Friday, 25 September 2015

Total Lunar Eclipse - camera selection briefing

Small telescope (1300mm)

So you want to take a picture of the lunar eclipse? One question any expert will ask is what type of camera you have available for the event. Another is just what you want to photograph.

To produce a nice close up of the eclipsed Moon, you will want a small telescope or telephoto lens. The Moon appears to be about half a degree in size (yes, even during a so called Super Moon it appears that large). Using that information, the next step is to determine the field of view of your lens system and camera, which is a bit technical. This can be done with a formula (explained at https://www.eclipse-chasers.com/photo/Photo4.shtml) involving the size of your camera image plane (chip size) and the effective focal length. Cutting to the chase, I recommend a lens with a focal length of 200mm and more to show the Moon best.

April 2015 Lunar eclipse - EFL of 100mm
A frequently asked question is whether or not a camera phone can be used. The answer is an emphatic yes, just don't expect the greatest detail of the Moon and you will want to try several times before you get a nice image. The small lens will not capture much detail of the Moon however you can get great images of people and the eclipse. Just don't use the flash without warning others first!

When using a telescope or long telephoto lens you will need to manually set the exposure. Eclipses confuse automatic camera settings. As the eclipse darkens, longer and longer exposures will be needed to reveal details as seen in the image below. Both images of the eclipse were taken at roughly the same time, just different exposure settings. Note that the longer exposure washed out the illuminated surface while bringing out the eclipsed side where the shorter exposure shows the lit surface and a completely blacked out eclipse area.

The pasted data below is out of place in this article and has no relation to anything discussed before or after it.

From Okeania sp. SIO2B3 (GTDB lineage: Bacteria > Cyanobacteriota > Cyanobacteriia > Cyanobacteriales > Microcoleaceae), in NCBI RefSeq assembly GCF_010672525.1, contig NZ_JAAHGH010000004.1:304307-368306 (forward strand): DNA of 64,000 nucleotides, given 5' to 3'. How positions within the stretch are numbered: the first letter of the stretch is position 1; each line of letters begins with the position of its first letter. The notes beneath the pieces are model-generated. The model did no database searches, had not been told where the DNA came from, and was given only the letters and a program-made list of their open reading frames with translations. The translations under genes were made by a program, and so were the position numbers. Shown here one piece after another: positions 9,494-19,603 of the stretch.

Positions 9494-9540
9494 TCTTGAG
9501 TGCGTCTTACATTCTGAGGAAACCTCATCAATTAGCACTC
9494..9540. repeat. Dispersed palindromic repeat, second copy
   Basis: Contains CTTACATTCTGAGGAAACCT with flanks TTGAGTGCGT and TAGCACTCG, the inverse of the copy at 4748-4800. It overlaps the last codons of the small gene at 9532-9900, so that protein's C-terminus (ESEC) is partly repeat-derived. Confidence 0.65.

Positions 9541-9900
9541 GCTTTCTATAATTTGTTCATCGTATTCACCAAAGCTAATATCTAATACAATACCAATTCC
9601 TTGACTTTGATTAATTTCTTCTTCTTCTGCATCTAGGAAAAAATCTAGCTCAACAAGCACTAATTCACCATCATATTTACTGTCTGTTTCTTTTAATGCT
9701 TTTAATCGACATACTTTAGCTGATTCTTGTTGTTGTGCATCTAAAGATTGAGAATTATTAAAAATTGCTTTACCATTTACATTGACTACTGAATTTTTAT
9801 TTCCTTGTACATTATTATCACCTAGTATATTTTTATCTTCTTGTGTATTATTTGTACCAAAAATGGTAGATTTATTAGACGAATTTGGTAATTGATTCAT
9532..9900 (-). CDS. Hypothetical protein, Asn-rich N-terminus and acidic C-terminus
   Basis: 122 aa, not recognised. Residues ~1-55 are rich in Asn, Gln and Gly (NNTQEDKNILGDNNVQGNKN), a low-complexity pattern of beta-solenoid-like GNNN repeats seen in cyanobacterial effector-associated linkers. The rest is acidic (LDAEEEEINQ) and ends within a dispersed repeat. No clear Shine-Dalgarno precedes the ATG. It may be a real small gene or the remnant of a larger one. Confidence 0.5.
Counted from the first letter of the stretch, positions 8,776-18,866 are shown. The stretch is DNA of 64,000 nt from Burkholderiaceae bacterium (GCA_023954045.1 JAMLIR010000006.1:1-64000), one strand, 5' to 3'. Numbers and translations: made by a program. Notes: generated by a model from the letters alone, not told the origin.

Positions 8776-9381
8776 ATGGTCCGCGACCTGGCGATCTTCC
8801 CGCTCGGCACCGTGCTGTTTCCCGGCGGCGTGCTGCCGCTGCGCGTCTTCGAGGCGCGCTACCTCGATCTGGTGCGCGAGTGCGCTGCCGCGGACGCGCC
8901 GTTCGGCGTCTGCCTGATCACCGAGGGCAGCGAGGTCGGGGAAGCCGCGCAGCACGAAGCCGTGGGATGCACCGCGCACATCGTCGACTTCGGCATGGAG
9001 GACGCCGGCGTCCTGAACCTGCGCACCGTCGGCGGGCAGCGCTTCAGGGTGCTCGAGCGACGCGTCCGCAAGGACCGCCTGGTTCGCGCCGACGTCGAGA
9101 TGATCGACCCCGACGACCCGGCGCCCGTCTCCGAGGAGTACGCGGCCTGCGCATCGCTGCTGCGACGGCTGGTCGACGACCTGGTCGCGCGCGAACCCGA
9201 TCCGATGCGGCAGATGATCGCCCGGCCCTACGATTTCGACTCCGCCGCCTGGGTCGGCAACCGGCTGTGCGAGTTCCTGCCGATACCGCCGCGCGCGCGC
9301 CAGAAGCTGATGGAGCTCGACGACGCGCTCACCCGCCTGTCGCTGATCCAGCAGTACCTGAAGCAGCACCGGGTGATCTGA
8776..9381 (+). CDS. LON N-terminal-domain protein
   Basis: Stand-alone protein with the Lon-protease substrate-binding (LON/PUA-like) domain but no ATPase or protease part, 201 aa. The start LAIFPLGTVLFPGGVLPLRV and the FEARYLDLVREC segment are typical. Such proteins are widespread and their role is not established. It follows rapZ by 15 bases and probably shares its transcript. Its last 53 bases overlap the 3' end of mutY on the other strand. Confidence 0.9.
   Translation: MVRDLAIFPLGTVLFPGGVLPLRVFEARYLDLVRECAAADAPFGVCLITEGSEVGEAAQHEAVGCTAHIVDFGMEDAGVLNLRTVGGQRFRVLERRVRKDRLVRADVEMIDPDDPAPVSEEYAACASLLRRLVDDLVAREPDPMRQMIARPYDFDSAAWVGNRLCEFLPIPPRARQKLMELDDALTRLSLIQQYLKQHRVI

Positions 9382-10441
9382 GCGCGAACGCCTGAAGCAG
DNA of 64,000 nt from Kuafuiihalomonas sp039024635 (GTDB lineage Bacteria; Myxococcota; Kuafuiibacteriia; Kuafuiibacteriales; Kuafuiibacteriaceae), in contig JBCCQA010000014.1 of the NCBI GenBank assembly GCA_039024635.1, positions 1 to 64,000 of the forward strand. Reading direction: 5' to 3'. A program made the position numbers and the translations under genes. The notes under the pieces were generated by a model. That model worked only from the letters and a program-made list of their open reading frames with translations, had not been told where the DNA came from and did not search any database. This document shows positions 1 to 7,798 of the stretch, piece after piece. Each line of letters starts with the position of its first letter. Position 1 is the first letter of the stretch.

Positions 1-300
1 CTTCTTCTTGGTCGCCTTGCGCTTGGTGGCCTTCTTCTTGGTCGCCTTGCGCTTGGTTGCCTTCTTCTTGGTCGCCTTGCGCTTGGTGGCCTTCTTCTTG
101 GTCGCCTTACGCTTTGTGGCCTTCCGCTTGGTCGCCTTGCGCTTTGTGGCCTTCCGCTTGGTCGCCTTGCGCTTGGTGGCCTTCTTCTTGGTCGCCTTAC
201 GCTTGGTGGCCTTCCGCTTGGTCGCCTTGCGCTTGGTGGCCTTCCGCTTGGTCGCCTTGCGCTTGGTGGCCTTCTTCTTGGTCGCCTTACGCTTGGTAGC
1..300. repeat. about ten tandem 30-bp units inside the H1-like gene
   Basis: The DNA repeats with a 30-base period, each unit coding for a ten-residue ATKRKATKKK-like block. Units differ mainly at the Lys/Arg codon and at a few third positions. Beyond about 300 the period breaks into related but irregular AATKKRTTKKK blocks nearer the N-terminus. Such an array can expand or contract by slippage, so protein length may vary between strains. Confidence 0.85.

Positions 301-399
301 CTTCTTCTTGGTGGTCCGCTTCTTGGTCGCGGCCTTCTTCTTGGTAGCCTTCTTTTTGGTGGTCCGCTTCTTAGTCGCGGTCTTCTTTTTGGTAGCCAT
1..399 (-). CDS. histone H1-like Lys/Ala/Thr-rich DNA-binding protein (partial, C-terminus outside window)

A very nice to have is a tripod or fixed base for a longer exposure. Hand held images will show some blurring since it is nearly impossible to hold the camera perfectly still that long. Bracing yourself agains a building or wall might work if you are lucky but I strongly recommend a tripod or set it on the ground facing the right way and hope for the best.

Another trick is to use the delay feature (if available) on your camera. Point the camera at the eclipse and start the exposure. After a brief count down, the camera will take the image. The delay allows vibrations to settle and will result in sharper looking images. Using this method you can take an image that includes both yourself and the eclipse!

So the bottom line? If you want to try taking an image of the lunar eclipse, a nice big camera and lens on a tripod is best. But don't let that dissuade you from trying! I have seen plenty of great images taken with small camera phones. You just need to take a lot of images and have a lot of luck!


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